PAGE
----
Piracy and armed robbery at sea has fallen to its lowest levels since 1995, despite a surge in kidnappings off West Africa, according to a new report from the International Chamber of Commerce’s International Maritime Bureau (IMB). IMB’s global piracy report shows 98 incidents in
While the matter of maritime piracy has seemingly subdued from its high profile peaks of a few years ago, Stuart Edmonston, Head of Loss Prevention at UK P&I Club, together with Hellenic War Risks and Terra Firma Risk Management, highlight the growth of piracy in the Gulf of Guinea and
Piracy has existed since the conception of shipping, and pirate attacks on vessels continue to disrupt trade, raising vessel security concerns and impacting the operation and insurance costs for ships, says Clarkson Research Services.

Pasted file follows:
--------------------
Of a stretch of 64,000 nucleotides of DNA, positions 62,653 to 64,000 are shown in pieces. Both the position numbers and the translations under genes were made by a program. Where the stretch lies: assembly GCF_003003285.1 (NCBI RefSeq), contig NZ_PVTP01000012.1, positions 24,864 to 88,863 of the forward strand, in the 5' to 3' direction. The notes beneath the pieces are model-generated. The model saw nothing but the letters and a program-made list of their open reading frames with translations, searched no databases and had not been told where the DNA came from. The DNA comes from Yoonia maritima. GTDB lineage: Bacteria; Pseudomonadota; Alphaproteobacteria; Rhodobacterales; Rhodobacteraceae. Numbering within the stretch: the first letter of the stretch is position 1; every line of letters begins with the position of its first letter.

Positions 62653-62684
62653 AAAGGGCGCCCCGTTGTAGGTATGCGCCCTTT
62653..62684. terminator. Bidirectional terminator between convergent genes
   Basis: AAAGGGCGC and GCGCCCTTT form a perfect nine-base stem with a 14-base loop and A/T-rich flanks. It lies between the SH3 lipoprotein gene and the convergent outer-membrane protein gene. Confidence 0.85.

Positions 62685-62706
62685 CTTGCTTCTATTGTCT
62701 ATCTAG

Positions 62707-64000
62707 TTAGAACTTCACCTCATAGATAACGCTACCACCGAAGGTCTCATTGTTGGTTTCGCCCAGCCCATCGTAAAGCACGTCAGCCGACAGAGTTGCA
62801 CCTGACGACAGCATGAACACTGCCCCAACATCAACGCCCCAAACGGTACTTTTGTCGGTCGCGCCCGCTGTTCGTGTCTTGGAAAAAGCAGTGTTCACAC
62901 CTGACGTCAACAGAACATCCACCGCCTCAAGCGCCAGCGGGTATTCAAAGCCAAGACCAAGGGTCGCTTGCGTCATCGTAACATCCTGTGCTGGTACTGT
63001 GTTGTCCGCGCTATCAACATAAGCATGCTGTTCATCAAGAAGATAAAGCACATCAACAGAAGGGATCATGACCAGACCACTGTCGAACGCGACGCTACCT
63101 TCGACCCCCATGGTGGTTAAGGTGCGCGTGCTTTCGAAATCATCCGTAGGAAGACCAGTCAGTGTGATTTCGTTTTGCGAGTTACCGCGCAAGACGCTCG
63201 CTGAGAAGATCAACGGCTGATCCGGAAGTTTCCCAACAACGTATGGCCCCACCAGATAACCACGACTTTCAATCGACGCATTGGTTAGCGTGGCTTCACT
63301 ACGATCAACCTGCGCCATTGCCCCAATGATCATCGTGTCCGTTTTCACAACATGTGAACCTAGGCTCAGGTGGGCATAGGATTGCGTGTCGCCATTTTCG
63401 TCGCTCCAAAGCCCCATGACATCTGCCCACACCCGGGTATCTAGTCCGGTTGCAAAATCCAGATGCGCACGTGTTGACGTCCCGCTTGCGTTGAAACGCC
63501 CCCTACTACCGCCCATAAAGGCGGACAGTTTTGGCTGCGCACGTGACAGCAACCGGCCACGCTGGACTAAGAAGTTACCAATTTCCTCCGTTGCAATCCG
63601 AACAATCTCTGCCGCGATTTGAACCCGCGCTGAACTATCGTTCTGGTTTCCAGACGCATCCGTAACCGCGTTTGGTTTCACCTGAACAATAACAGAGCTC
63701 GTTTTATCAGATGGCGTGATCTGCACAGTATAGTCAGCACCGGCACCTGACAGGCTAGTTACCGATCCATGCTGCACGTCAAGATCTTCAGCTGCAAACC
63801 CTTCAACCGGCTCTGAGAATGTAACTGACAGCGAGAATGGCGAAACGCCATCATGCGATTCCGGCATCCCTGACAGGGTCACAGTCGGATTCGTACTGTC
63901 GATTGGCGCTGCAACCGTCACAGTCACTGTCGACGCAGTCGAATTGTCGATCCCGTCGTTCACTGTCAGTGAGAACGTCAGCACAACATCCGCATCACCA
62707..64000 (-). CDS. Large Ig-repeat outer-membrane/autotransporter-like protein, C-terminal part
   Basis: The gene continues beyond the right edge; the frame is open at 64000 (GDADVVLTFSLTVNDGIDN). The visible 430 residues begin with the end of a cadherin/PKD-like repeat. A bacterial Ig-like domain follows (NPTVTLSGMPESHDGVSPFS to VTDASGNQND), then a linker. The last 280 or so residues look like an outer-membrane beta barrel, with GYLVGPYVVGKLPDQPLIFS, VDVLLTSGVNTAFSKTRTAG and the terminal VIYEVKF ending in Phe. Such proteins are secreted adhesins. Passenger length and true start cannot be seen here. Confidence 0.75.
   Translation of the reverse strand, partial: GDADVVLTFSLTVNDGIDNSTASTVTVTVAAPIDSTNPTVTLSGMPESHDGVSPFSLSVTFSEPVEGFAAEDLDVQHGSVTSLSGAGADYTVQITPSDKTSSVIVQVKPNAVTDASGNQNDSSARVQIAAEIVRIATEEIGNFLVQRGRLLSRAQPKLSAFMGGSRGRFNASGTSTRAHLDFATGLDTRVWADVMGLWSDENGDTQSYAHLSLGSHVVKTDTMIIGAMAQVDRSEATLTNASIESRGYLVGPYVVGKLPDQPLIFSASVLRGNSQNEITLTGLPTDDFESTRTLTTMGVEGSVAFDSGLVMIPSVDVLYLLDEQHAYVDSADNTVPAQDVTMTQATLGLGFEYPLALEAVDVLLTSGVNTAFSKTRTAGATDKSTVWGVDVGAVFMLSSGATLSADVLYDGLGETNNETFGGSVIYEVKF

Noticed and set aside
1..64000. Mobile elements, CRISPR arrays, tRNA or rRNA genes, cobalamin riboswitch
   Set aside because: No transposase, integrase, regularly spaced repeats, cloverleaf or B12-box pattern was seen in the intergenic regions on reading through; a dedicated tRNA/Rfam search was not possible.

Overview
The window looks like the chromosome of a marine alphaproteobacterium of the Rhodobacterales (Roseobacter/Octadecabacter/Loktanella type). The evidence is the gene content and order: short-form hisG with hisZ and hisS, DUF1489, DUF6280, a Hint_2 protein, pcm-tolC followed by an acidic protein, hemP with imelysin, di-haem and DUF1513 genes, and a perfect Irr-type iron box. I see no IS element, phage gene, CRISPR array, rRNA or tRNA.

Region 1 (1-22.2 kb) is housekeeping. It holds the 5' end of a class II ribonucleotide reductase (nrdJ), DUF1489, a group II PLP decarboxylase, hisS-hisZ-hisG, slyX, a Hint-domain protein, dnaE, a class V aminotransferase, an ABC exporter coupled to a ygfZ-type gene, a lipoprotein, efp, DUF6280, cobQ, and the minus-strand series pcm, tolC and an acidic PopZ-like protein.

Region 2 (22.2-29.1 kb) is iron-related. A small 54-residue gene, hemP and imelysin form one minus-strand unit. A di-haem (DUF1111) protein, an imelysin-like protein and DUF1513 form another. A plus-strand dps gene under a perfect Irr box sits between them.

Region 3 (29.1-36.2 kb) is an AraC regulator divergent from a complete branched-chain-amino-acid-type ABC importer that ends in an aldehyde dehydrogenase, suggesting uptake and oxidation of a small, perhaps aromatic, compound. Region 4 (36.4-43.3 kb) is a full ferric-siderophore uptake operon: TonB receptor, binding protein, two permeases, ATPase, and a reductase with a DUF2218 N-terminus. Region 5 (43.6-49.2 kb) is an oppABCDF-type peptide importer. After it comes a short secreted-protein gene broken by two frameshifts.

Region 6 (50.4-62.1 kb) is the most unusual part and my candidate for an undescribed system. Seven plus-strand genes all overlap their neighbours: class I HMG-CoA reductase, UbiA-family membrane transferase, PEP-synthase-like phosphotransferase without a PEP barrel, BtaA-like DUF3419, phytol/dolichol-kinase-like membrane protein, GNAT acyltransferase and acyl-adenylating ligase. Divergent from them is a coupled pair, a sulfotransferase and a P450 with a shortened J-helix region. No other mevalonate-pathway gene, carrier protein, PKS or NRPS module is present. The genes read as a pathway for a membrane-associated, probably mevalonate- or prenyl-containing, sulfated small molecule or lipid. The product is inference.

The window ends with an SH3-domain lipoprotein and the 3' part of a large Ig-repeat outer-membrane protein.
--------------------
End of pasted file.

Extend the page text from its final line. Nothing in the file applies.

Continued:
The International Maritime Bureau (IMB) has warned foreign vessels to remain vigilant when sailing in the Horn of Africa, despite a lull in piracy incidents in the region. The IMB stated that there had been no piracy incidents reported off the Somali coast between January and
IMO Secretary-General Kitack Lim has welcomed the Presidential Statement from the United Nations Security Council (S/PRST/2016/4) in which the Council strongly condemns acts of murder, kidnapping, hostage-taking and robbery by pirates in the Gulf of Guinea and encourages States in the region and
Pirate gangs in West Africa are switching to kidnapping sailors and demanding ransom rather than stealing oil cargoes as low oil prices have made crude harder to sell and less profitable, shipping officials said on Tuesday. Attacks in the Gulf of Guinea - a significant source of oil